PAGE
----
Monthly Archives: April 2008

Risk ROI for –Some– Provisioning Solutions…

Today I ran into an interesting post on Matt Flynn’s Identity Management Blog entitled Extending the ROI on Provisioning in which he discusses the fact that, in addition to the “traditional” value propositions centered around increased efficiency and cost reduction, there are also significant risk management and oversight capabilities that can be had.

All provisioning solutions provide some facilities for:

  • Reduction of paper-based processes in favor of electronic requests and work flows
  • Reduction of manual updates in favor of automated entitlement updates

All provisioning solution providers strive to have a compelling story for these items. Additionally, these were the focus of the first generation of solutions which emerged in the ’90s.

For the Identity Management programs with which I have been involved, automation and risk management have been equally important. This is somewhat reflected in the definition I use for provisioning:

Provisioning is the processes and systems which:

  • Manage the entire Lifecycle of an Entitlement from request, through approval processes, onto issuance, and eventual revocation
  • Provide transparent views of the status and history of each step in the Entitlement Lifecycle through the creation of durable and detailed records, which include all the information required to provide non-repudiation and event reconstruction for each step in an Entitlement Lifecycle

Note: Fulfilling these objectives always involves a mix of manual and automated activities, technical and procedural controls.

Based on my experiences, having prepared several product selection scorecards in this space, there are two major approaches (philosophies), that provisioning products take in this space:

The provisioning system “sees itself as”…

  • Coordinating identity and entitlement activities among systems with the objective of providing automation

– – – OR – – –

  • Maintaining a single centralized record of reference for identity and entitlement, as well as providing tools to automate approval, issuance, revocation, and reconciliation

The “Centralized Record of Reference” concept is the watershed between these two. The systems that are designed purely for automation tend to focus on “Coordination” of external events. These systems often do not contain an internal store of entitlements. The systems that maintain a “Centralized Record of Reference” approach have the ability, through reconciliation, to validate that the entitlements in the “wild” (e.g., in AD, LDAP, within local applications, etc.) match the “official” state (which they maintain). This enables these systems to detect changes and take action (e.g., drop the privilege, report the discrepancy, trigger a follow-up work flow, etc.)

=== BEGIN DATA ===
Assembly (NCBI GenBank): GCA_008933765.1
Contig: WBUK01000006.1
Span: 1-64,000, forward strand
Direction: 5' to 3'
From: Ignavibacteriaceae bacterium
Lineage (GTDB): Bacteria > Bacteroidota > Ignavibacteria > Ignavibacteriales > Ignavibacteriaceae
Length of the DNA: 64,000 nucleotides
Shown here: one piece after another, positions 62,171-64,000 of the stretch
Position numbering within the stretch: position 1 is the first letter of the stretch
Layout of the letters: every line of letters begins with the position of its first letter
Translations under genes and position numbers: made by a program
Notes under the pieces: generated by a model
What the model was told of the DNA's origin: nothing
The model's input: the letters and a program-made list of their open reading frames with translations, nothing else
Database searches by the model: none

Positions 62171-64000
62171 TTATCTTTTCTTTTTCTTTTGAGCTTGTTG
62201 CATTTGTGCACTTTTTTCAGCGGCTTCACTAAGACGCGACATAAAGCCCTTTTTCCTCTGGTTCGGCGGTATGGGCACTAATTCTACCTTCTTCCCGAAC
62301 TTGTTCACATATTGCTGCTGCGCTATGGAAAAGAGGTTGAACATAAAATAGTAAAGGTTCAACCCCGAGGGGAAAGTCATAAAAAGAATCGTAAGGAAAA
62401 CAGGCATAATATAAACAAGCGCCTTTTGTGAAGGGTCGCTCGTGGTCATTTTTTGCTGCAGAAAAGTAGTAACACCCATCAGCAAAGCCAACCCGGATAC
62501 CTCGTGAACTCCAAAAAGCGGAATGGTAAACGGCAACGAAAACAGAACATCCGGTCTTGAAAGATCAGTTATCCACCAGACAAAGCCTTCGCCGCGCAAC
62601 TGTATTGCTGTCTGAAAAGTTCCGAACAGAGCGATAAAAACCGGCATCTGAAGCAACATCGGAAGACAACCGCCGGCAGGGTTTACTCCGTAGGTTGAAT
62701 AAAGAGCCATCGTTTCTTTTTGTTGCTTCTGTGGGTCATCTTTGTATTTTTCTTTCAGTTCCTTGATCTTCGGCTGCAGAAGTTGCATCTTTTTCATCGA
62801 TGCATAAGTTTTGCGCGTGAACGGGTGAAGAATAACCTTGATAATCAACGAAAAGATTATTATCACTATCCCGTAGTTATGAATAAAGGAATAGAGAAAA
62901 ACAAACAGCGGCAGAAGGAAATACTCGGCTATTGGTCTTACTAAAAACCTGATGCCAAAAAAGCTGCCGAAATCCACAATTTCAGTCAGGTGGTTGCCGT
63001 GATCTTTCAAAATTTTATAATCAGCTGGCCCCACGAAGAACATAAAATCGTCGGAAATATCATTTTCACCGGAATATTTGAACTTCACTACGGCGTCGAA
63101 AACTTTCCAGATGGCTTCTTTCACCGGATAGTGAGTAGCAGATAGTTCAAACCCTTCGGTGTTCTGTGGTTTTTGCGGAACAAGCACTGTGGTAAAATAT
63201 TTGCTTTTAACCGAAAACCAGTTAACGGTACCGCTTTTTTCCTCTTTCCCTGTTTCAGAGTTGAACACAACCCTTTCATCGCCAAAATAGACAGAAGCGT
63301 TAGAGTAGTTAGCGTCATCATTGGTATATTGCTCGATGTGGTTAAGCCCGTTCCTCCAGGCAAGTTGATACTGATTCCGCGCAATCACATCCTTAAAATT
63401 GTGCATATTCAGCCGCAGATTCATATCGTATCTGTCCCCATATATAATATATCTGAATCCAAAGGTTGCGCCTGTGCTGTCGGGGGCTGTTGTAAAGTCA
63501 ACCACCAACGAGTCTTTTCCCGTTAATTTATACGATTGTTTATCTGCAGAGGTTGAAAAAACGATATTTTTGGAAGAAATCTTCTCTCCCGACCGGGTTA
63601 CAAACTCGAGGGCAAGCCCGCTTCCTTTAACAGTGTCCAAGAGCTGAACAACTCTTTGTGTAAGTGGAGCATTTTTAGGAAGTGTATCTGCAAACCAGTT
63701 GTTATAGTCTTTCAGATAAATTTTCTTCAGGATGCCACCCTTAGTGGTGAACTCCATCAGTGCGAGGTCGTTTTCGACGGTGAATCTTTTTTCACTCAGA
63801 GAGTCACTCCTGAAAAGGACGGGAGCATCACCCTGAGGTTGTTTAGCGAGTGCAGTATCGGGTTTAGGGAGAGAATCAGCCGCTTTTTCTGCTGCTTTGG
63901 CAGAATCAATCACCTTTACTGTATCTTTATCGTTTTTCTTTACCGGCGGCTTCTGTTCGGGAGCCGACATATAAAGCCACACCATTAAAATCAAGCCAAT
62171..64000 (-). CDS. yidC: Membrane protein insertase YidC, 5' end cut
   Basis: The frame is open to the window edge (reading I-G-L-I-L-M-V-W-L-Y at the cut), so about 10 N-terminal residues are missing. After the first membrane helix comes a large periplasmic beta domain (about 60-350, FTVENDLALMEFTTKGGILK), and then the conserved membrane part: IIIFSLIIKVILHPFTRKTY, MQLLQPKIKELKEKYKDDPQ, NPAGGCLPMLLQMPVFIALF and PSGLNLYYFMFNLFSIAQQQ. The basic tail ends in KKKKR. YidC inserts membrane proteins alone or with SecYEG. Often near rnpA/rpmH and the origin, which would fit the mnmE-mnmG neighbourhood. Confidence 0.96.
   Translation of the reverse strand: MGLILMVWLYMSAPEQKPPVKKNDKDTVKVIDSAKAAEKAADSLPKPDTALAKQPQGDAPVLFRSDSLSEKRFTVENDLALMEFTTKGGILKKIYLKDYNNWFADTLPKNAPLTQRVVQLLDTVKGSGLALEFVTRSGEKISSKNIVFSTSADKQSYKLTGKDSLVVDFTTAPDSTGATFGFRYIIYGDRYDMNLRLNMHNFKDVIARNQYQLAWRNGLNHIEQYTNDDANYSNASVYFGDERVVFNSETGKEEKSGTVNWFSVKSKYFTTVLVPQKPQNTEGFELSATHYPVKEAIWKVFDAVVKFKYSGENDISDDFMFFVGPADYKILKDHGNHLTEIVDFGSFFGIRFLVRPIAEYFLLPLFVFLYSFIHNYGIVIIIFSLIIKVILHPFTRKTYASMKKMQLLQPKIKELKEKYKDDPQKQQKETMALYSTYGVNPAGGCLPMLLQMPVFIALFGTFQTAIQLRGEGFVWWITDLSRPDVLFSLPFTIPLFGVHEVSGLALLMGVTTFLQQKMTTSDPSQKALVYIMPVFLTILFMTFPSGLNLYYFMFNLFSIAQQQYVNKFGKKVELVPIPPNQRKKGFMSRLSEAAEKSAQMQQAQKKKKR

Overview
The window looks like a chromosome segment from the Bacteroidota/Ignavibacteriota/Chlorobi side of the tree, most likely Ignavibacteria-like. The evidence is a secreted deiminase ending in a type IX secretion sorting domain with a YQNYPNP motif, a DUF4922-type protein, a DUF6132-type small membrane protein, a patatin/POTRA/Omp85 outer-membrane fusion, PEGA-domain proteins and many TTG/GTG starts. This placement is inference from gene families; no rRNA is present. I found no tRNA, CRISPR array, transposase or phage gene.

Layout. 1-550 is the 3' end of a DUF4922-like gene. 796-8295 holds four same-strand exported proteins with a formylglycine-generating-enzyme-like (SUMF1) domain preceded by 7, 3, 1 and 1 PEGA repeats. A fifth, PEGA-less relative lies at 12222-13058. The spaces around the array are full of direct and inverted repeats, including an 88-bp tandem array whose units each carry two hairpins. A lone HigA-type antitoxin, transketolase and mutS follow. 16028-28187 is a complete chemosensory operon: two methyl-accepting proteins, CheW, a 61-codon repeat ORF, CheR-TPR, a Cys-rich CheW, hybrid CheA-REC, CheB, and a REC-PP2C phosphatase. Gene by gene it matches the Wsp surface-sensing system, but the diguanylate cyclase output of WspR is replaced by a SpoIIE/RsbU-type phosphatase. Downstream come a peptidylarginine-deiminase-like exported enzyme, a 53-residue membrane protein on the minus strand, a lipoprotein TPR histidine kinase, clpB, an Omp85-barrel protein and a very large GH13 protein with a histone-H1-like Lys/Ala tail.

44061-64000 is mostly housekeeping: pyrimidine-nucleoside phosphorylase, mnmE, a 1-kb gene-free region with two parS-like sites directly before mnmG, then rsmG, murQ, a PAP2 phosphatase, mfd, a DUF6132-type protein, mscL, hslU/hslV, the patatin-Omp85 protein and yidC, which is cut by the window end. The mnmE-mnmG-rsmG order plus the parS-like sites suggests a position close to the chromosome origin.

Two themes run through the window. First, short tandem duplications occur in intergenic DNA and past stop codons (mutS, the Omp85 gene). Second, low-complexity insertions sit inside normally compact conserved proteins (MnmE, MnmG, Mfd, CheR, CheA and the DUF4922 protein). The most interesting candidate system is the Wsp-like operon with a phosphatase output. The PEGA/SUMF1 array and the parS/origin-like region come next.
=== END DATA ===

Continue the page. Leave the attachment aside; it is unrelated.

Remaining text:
Which system is right for you?

This really depends on what percentage of your systems require tight oversight. If you are in an industry with low-IT regulation, and the data of your core business is low risk, then it may make more sense to invest in routine manual audits of a few systems, rather than monitoring your entire IT world. On the other hand, if you are in an industry that is highly regulated, with high-risk data, then the automated oversight and reconciliation capabilities are likely a good fit for you.

FYI, last week I co-taught a one-day class on Identity and Access Management Architecture at RSA 2008. For the last 3rd of the class, Dan Houser and I had a list of advanced topics for the class to vote on. I prepared a module on Provisioning, but alas it was number 4 out of 7 options, and we only had time to cover 3… As a result, a Provisioning slidecast is “coming soon” to the Art of Information Security podcast.

Cheers, Erik

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Got Entropy ?

So I have been planning a series of podcasts on Cryptographic Controls. In the process of this planning, I fell into one of the classic traps that crypto-geeks fall into: obsessing about random number generators (RNGs).

(FYI, for the impatient, click here.)